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Labor Rights and MIT Apparel

Guest Column
Julia de Kadt and Sanjay Basu

Abuse of laborers in the production of collegiate apparel has long been a contentious issue on college campuses across the United States. Until recently, however, the issue was given little attention here at MIT. We are pleased that MIT no longer wants to be complicit to labor abuse. The MIT administration is currently deciding on the best course of action to take to ensure that MIT-licensed clothing, which is largely produced abroad, is made in a way that is consistent with the protection of even the most basic labor rights, ranging from the accessibility of fire escapes to simple needle protection guards on sewing machines.

We support the administration’s decision to look at this issue seriously. Certainly it is disturbing to realize that clothes bearing the MIT logo might have been made by abused workers who were forced to dip their hands in carcinogenic chemicals without gloves, or by workers locked into factories with no means of escape in a fire.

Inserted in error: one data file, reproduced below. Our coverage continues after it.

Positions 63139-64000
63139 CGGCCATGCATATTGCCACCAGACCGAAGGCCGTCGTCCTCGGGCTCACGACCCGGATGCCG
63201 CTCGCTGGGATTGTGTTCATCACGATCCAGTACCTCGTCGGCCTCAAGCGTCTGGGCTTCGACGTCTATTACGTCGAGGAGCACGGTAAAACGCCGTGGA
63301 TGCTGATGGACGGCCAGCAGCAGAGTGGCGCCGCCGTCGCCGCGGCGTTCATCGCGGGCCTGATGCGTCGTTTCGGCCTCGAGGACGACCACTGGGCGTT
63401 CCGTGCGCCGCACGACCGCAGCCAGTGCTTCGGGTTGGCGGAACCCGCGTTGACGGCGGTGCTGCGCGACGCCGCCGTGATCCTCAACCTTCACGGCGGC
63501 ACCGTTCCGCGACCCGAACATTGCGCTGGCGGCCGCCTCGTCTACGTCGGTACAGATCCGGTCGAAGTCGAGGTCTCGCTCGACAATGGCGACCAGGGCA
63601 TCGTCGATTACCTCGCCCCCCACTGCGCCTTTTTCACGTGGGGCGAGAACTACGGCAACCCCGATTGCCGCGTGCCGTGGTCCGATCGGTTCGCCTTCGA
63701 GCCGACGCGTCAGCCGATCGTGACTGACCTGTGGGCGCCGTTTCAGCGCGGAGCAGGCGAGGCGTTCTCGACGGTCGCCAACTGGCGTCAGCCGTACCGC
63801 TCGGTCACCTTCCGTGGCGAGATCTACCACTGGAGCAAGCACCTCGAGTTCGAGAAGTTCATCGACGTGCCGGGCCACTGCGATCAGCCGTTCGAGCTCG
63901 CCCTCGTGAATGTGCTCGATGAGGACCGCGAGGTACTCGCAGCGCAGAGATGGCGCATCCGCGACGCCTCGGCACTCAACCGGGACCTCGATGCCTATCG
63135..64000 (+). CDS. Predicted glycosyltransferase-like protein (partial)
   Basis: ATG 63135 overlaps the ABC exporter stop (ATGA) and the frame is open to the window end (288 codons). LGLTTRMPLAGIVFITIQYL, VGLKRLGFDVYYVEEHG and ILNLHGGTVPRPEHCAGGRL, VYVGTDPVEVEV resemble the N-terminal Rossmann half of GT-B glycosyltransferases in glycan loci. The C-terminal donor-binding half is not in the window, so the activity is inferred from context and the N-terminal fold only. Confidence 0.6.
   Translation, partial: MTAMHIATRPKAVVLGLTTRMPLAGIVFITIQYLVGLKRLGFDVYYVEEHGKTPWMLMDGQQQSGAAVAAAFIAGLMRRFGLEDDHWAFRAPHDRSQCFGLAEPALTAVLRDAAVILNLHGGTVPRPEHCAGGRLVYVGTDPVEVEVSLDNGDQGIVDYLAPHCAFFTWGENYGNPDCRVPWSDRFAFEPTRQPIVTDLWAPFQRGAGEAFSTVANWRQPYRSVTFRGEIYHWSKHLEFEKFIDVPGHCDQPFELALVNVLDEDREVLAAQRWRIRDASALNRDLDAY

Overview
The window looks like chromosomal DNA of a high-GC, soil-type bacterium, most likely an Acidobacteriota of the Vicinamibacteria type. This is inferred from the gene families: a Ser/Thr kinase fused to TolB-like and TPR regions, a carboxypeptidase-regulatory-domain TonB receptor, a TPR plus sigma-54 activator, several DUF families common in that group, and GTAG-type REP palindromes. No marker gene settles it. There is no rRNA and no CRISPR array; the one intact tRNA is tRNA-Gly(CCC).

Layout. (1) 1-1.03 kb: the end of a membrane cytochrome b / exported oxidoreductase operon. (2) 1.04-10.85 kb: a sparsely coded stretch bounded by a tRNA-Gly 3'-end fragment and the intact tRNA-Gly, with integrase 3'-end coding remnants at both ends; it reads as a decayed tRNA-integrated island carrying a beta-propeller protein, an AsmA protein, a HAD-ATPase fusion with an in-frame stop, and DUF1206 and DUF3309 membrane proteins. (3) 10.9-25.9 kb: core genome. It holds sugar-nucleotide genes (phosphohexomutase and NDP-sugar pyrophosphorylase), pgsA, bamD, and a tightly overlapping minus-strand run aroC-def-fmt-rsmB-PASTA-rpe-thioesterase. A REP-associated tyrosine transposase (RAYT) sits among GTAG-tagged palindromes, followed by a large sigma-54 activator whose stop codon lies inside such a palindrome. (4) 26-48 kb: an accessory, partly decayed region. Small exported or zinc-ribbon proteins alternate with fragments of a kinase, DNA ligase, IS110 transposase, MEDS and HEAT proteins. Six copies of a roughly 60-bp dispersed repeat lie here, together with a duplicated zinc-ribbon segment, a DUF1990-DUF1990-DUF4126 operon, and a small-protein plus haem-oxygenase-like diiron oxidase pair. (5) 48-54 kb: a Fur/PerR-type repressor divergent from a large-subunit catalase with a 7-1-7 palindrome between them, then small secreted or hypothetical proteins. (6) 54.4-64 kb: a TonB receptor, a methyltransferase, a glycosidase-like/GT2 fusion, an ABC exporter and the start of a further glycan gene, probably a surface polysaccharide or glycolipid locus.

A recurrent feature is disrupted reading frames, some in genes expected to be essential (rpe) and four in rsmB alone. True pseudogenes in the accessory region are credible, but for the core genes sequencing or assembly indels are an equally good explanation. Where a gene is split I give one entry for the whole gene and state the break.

Both of these scenarios, as well as worse labor abuses, have been documented in factories in cities where MIT clothing is made, and a more thorough investigation of MIT’s factory locations has revealed that further abuses are likely taking place in MIT-licensed facilities. Images of worker abuse are not scenes that MIT can allow itself to be tied to.

We believe that in order to address this issue adequately, the administration needs to take action on three fronts:

MIT needs to follow the path taken by several other large universities in drawing up a code of conduct describing acceptable labor practices, and requiring all licensees to sign the code. We believe that it is essential that this code enforce fundamental labor standards that we would consider acceptable as an MIT community, particularly because MIT profits from the sale of clothing made in its apparel factories. We believe that clauses guaranteeing the protection of women’s rights and prohibiting discrimination based on race, gender, or pregnancy are crucial to any accepted code of conduct.